Josh felt strong and thought they’d be okay pushing the truck out of the bay. However, as it approached that slight incline it got really heavy and hard to move. Josh tried to rocking it back and forth to get some momentum. As the momentum started to build, he leaned in and gave it his all. At that moment he felt an immediate snap and pop in his back. That pop sent him to the ground. He was in a lot of pain. But, like so many injured workers do, he tried to suck it up thinking the pain would go away on its own with time. Within a week, he was in such excruciating pain that he couldn’t get out of bed.
A career-ending work injury – what’s next?
Josh remembers that when he initially saw the doctor, he thought he’d be taking 1-2 weeks off work. That would give him enough time to recover and get back to doing what he loved. However, his pain didn’t resolve in 1-2 weeks. In fact, with an MRI the doctors learned that Josh had herniated multiple discs and flared up degenerative changes in his spine. It was then that the doctor gave Josh the worst news possible. The doctor told Josh he would never be a professional automotive technician again. Josh’s initial reaction was: “Thanks man, you just destroyed a 25-year old’s dream”. Josh admits that he knew it wasn’t the doctor’s fault. He recalls asking himself “what did you do to yourself?”
Josh told me that the injury and the loss of his “dream job” was bad. Yet, how he felt about it was so much worse because it completely upended all his life plans. You see, at that time he was on the verge of using a Veterans home loan to buy a house and an engagement ring for his girlfriend. With his industrial workplace injury, everything got put on hold. Josh said it was so hard to come to terms with it because this was his one identity. It was the one dream he had left, and it had been taken from him.
It was then that Josh tapped into his military roots and “did what soldiers do”. He had to “adapt and overcome”. Still, having had two career-ending injuries before his mid-twenties made him question what he had left in his life. He recalls that he got to a very dark place, wondering – what was the point and purpose of life? Was he just a field of broken dreams? What was left?
Frustration and self-doubt – Overcoming rock-bottom
Josh remembers that he was at a pretty low point in 2019 and 2020. That’s when his paralegal and assigned vocational counselor (VRC) told him that he might be able to retrain under his L&I claim. When his VRC brough up the idea of human services, his reaction was “why would I do that”? However, he soon learned that human services is a very broad field. It offers a variety of employment opportunities. Josh describes it as “being of service to your fellow human beings in the hopes of them being better”. The more he researched and talked to teachers and advisers at Tacoma Community College (TCC), he realized human services could be a pathway for him to work with Veterans. In fact, his teachers, advisers, and VRC were able to give Josh a roadmap for how to accomplish that goal.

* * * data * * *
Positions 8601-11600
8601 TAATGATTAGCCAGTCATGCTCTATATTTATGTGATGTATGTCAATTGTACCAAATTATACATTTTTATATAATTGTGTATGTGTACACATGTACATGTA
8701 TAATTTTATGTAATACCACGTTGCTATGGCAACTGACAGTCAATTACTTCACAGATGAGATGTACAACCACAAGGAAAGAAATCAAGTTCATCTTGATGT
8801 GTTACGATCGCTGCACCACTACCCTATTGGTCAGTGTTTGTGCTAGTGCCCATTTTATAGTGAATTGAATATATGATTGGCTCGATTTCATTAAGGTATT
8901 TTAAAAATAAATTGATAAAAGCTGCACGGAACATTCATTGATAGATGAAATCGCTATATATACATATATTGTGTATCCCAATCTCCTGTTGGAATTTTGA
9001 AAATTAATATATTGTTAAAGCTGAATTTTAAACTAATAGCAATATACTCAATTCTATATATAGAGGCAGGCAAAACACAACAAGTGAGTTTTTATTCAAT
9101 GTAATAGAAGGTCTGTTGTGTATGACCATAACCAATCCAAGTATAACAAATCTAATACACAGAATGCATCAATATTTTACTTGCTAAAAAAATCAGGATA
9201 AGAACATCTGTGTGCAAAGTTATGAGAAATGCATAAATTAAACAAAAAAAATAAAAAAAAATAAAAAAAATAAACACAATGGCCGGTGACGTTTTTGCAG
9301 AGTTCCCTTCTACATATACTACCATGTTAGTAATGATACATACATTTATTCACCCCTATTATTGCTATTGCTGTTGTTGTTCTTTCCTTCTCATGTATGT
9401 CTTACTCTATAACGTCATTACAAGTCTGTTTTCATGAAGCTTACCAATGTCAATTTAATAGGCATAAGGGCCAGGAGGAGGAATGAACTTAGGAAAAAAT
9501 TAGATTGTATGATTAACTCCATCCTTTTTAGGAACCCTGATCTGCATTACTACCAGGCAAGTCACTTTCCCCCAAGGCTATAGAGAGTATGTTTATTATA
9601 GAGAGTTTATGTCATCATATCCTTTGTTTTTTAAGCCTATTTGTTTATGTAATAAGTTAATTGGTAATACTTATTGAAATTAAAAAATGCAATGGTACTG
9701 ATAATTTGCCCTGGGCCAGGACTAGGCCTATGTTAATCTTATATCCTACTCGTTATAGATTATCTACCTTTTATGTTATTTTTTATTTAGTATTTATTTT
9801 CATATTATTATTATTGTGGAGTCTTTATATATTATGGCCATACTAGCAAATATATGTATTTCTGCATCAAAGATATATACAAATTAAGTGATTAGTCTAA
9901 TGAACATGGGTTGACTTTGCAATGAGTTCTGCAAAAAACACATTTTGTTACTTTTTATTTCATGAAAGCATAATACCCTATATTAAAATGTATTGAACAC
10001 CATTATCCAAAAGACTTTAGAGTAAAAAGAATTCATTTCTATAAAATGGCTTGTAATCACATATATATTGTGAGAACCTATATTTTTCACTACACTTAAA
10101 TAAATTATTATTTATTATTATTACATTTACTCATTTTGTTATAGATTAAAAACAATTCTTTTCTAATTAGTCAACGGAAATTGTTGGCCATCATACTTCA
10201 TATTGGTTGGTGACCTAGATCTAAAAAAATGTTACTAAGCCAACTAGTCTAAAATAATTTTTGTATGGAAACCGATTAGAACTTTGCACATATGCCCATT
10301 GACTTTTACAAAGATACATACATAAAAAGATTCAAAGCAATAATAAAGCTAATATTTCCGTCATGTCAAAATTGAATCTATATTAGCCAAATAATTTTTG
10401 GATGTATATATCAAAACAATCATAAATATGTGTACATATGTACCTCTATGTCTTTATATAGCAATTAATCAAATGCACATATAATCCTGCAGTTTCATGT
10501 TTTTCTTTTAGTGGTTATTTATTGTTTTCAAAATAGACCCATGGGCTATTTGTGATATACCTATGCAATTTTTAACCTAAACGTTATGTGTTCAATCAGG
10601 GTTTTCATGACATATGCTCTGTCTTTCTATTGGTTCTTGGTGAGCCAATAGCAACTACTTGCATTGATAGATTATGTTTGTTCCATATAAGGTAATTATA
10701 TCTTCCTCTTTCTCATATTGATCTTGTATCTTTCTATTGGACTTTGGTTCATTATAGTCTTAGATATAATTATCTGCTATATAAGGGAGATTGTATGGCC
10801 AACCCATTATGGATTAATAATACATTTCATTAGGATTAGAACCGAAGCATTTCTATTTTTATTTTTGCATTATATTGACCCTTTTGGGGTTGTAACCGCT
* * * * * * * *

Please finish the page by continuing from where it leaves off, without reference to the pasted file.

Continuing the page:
It is well known that there is a high suicide rate in the military. In fact, Josh told me that half of his Army team has been lost to suicide. Thinking about this tragedy, Josh said: “it was hard” but “it set a fire in my soul” and “I knew this is what I needed to go and do”. He was determined to try his best and save as many lives as he can in the memory of his lost team members.
Achieving L&I claim success through vocational retraining
I asked Josh how he felt about retraining through his L&I claim. At first, I recall he said that he was really scared. In his words: “I was going to school, after X amount of years, wasn’t great at school before unless it was hands on training or work, and going back to books freaked me out”. However, despite being scared, he was also motivated. He said, “when I found out about 2 years of FREE school, I’d be stupid not to take advantage of that!”. “If they ended my claim, what would I do? Where would I go? Mc Donald’s? No way!”.
Finding motivation from within
So, that was the motivational kick he needed to do the best he could. “I didn’t think I’d go in there and rock straight A’s. I thought I was going to barely pass. But I did succeed.” In fact, Josh didn’t just succeed. He killed it. In the Spring of 2023, Josh Lopez completed his human services program at TCC with a perfect 4.0 GPA.
When we talked about the completion of his program and graduation, Josh told me “at this point, there is no stopping me, there really isn’t. At TCC after the first two quarters I didn’t realize I had straight A’s and all of a sudden it was like ‘snap, I can do it’. I am so proud of myself to say I graduated with a 4.0, straight A’s and high honors. To see such pride in my mom’s eyes that I did it, was the most amazing thing because I am now a partial fulfillment of her dreams, and she is so proud of that. Seeing one of her kids go to college and graduate with those kinds of grades as first generation Latino American, it left her with a pride that was an amazing feeling and amazing to see.”